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German Newspaper Exposes Serbia's Games in Kosovo: A Cynical Strategy Unveiled
"FAZ" exposes Serbia's historical manipulations, linking them to the recent tragedy in Banjska. Journalist Martens dissects Serbia's cynical tactics, urging international scrutiny into the matter.
In a recent article published by the prestigious German newspaper "Frankfurter Allgemeine Sonntagszeitung," journalist Michael Martens has shed light on Serbia's strategic games over the years, connecting them to the recent incident in Banjska where an armed and uniformed group of Serbs killed Kosovo police officer Afrim Bunjaku.
Martens, in his exposé on what he termed cynical games, first delves into the beginning of the conflicts in Yugoslavia. He highlighted the era when killings in Croatia and Bosnia were instigated by troops financed and sent by Belgrade. At that time, the then-President, Slobodan Milosevic, claimed innocence, describing the wars as "conflicts between local Serbs in Croatia and Bosnia with the governments in Zagreb and Sarajevo."
"This was blatant lies," wrote FAZ.
The article further points out that the current Russian President, Vladimir Putin, successfully emulated Milosevic's method to annex Crimea in 2014. Russian troops were sent without identifiable emblems. "Officially, the Kremlin claimed it had nothing to do with these troops. Now, when this old lie is no longer necessary, Moscow proudly celebrates how its young soldiers seized Crimea. Yesterday's lies have become heroic acts today," FAZ added.
"Something similar is happening in the Balkans over the years. While it is not entirely clear whether the recent bloodshed was a provocation by Belgrade that spiraled out of control and what the purpose of the action was, one thing is certain: ordinary citizens in northern Kosovo don't own armored vehicles or hand grenades. The armed group that killed the police officer and then sought refuge in the Monastery is part of a well-equipped strategy supported by Belgrade," the article continues.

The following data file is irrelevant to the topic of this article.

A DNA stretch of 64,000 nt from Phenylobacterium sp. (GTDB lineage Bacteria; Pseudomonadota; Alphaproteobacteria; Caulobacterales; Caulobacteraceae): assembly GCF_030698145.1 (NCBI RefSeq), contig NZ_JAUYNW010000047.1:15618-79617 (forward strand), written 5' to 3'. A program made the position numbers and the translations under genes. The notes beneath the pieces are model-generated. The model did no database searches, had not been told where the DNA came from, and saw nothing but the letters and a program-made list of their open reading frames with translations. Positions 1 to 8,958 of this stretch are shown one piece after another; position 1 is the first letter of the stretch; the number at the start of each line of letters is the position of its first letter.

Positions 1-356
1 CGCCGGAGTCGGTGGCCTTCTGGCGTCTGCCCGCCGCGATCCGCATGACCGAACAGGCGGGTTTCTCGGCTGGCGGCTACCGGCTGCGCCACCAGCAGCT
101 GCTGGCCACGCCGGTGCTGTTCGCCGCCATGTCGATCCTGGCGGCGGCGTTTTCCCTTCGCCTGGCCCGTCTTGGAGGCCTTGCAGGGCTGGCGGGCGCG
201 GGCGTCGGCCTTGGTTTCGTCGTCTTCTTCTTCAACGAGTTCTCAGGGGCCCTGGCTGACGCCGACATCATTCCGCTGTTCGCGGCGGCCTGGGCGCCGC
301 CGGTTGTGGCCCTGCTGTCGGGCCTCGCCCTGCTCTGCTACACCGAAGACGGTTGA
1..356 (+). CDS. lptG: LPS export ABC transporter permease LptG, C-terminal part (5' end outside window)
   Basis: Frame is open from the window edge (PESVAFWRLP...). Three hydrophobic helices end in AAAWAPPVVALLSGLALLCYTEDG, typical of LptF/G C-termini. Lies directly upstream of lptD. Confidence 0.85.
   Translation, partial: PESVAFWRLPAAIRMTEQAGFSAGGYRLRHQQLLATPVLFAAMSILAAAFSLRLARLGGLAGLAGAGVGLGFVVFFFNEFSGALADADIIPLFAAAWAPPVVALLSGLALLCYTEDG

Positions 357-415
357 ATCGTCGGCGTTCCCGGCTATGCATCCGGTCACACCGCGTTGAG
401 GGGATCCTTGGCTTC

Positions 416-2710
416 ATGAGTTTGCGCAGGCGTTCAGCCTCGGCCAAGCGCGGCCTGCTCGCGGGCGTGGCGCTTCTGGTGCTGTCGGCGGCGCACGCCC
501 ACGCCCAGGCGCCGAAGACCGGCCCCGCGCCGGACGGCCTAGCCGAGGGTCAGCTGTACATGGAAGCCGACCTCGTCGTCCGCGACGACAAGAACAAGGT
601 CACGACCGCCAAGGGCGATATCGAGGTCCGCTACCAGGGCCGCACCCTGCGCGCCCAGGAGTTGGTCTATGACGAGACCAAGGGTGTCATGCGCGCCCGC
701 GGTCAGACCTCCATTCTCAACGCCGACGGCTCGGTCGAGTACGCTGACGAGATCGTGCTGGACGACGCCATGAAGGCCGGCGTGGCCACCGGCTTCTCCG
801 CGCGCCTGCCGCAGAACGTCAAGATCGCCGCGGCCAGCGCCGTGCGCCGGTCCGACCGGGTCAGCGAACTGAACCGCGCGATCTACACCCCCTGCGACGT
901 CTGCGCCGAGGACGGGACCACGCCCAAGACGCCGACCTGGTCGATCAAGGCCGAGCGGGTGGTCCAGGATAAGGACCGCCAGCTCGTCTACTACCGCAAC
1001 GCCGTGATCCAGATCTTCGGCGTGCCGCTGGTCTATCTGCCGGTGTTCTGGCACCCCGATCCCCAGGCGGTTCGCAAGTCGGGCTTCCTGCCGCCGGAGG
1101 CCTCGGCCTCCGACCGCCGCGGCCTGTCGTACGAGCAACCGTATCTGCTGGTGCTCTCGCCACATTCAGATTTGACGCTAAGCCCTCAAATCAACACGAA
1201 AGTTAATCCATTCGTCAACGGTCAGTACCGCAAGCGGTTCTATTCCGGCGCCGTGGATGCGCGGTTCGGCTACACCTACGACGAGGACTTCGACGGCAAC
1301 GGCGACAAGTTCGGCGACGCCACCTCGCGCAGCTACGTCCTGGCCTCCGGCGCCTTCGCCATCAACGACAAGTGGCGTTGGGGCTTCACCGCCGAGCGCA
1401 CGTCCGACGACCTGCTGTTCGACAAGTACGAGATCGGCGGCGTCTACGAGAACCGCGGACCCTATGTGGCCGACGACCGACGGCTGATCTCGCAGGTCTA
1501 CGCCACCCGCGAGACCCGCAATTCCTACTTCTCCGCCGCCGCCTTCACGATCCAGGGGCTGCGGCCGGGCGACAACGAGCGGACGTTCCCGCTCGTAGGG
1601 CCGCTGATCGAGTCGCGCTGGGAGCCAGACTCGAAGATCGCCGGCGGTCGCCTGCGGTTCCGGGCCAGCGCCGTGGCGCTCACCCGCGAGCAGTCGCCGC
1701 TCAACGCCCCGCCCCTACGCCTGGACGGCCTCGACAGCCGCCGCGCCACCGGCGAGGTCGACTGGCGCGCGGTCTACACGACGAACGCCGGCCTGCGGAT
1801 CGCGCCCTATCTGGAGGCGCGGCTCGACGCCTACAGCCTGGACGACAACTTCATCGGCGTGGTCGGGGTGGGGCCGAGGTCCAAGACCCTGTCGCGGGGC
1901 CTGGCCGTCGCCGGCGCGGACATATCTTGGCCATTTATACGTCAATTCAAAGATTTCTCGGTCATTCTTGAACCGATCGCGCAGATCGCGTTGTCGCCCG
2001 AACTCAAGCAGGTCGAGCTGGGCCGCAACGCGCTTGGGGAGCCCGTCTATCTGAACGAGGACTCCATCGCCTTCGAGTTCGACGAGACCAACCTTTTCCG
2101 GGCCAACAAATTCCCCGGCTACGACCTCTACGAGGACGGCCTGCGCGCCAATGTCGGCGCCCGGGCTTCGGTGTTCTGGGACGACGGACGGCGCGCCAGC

Martens asserted that while Serbia's President, Aleksandar Vucic, claims ignorance, "one must be incredibly naive to believe him."
"Because even if he might not have specific information about this particular action, the strategy of arming paramilitaries is his. He learned it from his teachers, Milosevic and Putin: Violence is systematically promoted but subcontracted. Simultaneously, on the European stage, he acts concerned and claims he is ready to engage in talks and negotiations," Martens wrote about Vucic.
According to FAZ, Vucic's "readiness" is merely a smokescreen. He said it's Serbia's president's strategy to waste time, with the aim to control the territory and cling to the hope that Trump will return to the US presidency.
"In the background, Western politicians who believed Milosevic's lies 30 years ago seem foolish, at least. Politicians who today believe or pretend to believe that Vucic is a man to trust might be judged similarly in ten years. Do they want to be part of history as another generation of naive Western fools, deceived by an exceptionally intelligent Serbian president who plays the game much faster and better than they do? Belgrade is playing a cynical game in Kosovo. It's time this game is exposed. Not in retrospect, when it's too late, as was the case with Milosevic and Putin, but now. Distorting facts is Vucic's game. Nobody forces the EU or Berlin to play along," FAZ concluded.
As separately stated on Twitter by Martens, there are now two ideas that could work: the first being an international investigation into Serbia and resuming negotiations for Serbia's EU membership.
Additionally, according to him, dialogue is a dead process, and the intermediaries are aware.